The Curmudgeon


Sunday, November 18, 2012

18 November 1477

It was past the hour of closing at the Gallows and Glockenspiel, and once again the card-players were using Limbless Fred to shuffle. The sound was moistly repulsive like idiots giggling, and every now and then the ace of spades would go flying across the room and as often as not land somewhere inconvenient, such as the gin of Granny Forbus or a random eye socket. Just as Hooligan Motts announced, "Eighteenth of November fourteen seventy-seven. Past closing time," a man in monkish apparel entered bearing a large leather case, and marched straight to the bar. The ace of spades hit him twice in the same ear before he got there, but he neither weaved nor wavered.

"Wine," he barked at Hooligan Motts.
"Past closing time," said Hooligan Motts.
"Wine," the man insisted, "and water it not." He slammed the leather case onto the bar and stood watching it for unauthorised activity.
"Nothing watered down here, sir," said Hooligan Motts with dignity; "the water's got fluoride in it or some such, but not chlorine as I understand, which means you can drink it but you can't use it for a swimming pool." As the man boggled, Hooligan Motts produced a bottle of Western Australia Tant Pis Rosé pilfered from one of the drier decades of the twenty-second century, and unscrewed the cap. He filled a glass and set it down on the bar beneath the man's thicketed nose.

The man glared at it. "What French trickery is this? Serve your witches' brew in honest cups, fellow, else be harried by the Guild." Hooligan Motts pointed at the blackboard behind him, where the available fare at the Gallows and Glockenspiel was listed by price and potency, though without the burden of apostrophes. The customer squinted, briefly but beadily, and shrugged. "Your scrawl is French to me," he said. "In these days all is French and devilry. Look here."

He reached for the leather case and fiddled with the clasp. When it was open Hooligan Motts observed that the case was not a case at all, for it was full of stiff pages covered in print.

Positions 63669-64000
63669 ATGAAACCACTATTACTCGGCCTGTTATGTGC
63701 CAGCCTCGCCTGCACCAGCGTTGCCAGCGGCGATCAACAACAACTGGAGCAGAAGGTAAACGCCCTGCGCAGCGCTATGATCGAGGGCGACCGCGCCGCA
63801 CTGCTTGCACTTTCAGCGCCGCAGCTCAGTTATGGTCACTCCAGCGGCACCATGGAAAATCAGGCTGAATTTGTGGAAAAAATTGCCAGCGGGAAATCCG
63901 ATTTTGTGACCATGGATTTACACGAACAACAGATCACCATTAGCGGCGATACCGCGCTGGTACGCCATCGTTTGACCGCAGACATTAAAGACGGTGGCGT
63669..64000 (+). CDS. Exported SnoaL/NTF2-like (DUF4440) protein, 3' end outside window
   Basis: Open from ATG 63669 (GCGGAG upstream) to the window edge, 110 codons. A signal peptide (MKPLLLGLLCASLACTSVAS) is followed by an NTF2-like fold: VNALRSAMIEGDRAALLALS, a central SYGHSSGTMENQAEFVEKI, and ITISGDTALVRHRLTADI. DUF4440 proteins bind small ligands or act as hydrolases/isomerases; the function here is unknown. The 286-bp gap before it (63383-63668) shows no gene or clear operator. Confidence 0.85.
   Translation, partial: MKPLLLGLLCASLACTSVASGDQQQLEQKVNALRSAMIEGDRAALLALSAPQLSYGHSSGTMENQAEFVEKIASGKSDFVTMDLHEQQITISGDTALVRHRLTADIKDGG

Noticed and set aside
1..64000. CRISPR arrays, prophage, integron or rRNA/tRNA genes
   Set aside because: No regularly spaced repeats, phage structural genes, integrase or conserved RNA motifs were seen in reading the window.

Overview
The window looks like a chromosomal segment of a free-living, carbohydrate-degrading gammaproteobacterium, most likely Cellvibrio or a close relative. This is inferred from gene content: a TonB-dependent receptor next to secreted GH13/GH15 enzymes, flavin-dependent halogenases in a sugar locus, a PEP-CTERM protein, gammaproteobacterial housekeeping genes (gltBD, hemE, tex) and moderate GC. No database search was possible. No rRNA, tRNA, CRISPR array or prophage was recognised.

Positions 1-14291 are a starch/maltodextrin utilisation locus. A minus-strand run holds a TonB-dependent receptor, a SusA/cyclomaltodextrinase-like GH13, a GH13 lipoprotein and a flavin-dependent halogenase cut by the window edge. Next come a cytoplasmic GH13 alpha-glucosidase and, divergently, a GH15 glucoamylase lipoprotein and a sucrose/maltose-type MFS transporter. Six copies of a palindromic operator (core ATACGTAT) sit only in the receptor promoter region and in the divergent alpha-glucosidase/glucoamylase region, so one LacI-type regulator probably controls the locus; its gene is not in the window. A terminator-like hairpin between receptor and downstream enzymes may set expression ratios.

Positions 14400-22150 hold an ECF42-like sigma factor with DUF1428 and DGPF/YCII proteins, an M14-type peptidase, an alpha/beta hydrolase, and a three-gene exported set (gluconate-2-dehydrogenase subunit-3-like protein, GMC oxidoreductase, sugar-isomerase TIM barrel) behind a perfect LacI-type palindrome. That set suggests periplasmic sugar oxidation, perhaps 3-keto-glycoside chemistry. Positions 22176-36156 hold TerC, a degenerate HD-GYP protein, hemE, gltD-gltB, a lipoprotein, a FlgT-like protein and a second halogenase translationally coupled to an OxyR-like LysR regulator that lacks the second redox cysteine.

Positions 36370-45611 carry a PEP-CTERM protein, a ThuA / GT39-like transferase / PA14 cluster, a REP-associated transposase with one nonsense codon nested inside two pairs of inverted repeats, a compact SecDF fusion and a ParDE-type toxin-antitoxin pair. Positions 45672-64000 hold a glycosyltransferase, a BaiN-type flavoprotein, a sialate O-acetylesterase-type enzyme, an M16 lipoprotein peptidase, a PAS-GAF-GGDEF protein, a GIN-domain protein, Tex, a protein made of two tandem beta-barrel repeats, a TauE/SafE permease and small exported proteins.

"Have you ever seen the like?" the man complained. "It is a printed Boke, they say."
"Looks very nice," said Hooligan Motts.
"Bah!" The man glared around the Gallows and Glockenspiel, with such deadly scorn that one of the card-players had to scratch the back of Limbless Fred's neck. "It is a printed Boke," spat the man. "No human hand wrote these letters. 'Twas done with a machine, an engine of Satan, after the manner of the Frenchman Gutenberg."

While speaking, the man had gathered up his courage so far as to touch the glass of wine, prodding and poking it from all sides and smudging it with his fingers. Now he felt able to pick it up, perhaps because the mottled marks imparted a comforting resemblance to his accustomed drinking-vessels.

"What's it about, then?" said Hooligan Motts, turning the pages of the Boke.
His customer scowled. "Philosophers and the like. It hardly signifies. Have you not heard? It is a printed Boke!" The strain of imparting this revelation a third time impelled him to gulp down the contents of the glass. His subsequent grimace was empurpled by a maroon vista of gums. "Think of it," he cried; "a Boke in a script set down without clerks, without quills, without God's sweet cramping of the wrist! A Boke which can be produced in dozens of copies, which would take the most diligent friars a lifetime to complete!"
"Sounds very handy," said Hooligan Motts.
"A Boke," the man continued, "composed by mere artisans, whose errors and ugliness of grammar and syntax must now be reproduced dozens and dozens of times, for anyone to read who can! It will destroy our language, rip the soul from thought itself!"
Hooligan Motts nodded sagely. For a work on philosophy, the Boke did appear to contain very few apostrophes.
"And who is to say," said the man, "when so many copies are about, that they may not fall into the wrong hands? How shall we know that the day may not come, when all may read even the Bible and interpret it as they please? It will mean the dawn of the Antichrist."
"I think that's a bit far-fetched, myself," said Hooligan Motts. "You can have as many of these things floating about as you like, but it won't matter much if nobody can read them. You can't have the Antichrist dawning unless there's schools and things."

The man snorted, and grabbed the Boke from the barman's hands. He set it on the bar and turned a few pages, scowling down at them as though from a pulpit, with the foul philosophers themselves cowering beneath him. Then, with a sigh, he closed the cover, fastened the clasp and replaced the Boke under his arm. "Farewell," he said to Hooligan Motts. "Improve this French fare of yours, lest the wrath of the Almighty fall upon you."
He turned to leave. "French or not," said Hooligan Motts, "you still have to pay."
The man halted in the doorway and turned. "Blessings be upon this house," he said, in a voice so loud and sonorous that Limbless Fred was able to conceal three cards while the others weren't looking; "blessings be upon those within, and may Heaven protect them from the Guild, the French and," his gaze lit upon Granny Forbus, and he shuddered, "the perils of fornication."

He turned on his heel and fled through the doors. Ruefully Hooligan Motts picked up the wine-glass, decided that its days of transparency were at an end, and threw it in the recycling bin.

"Eh?" said Granny Forbus, who had never been much of a reader.


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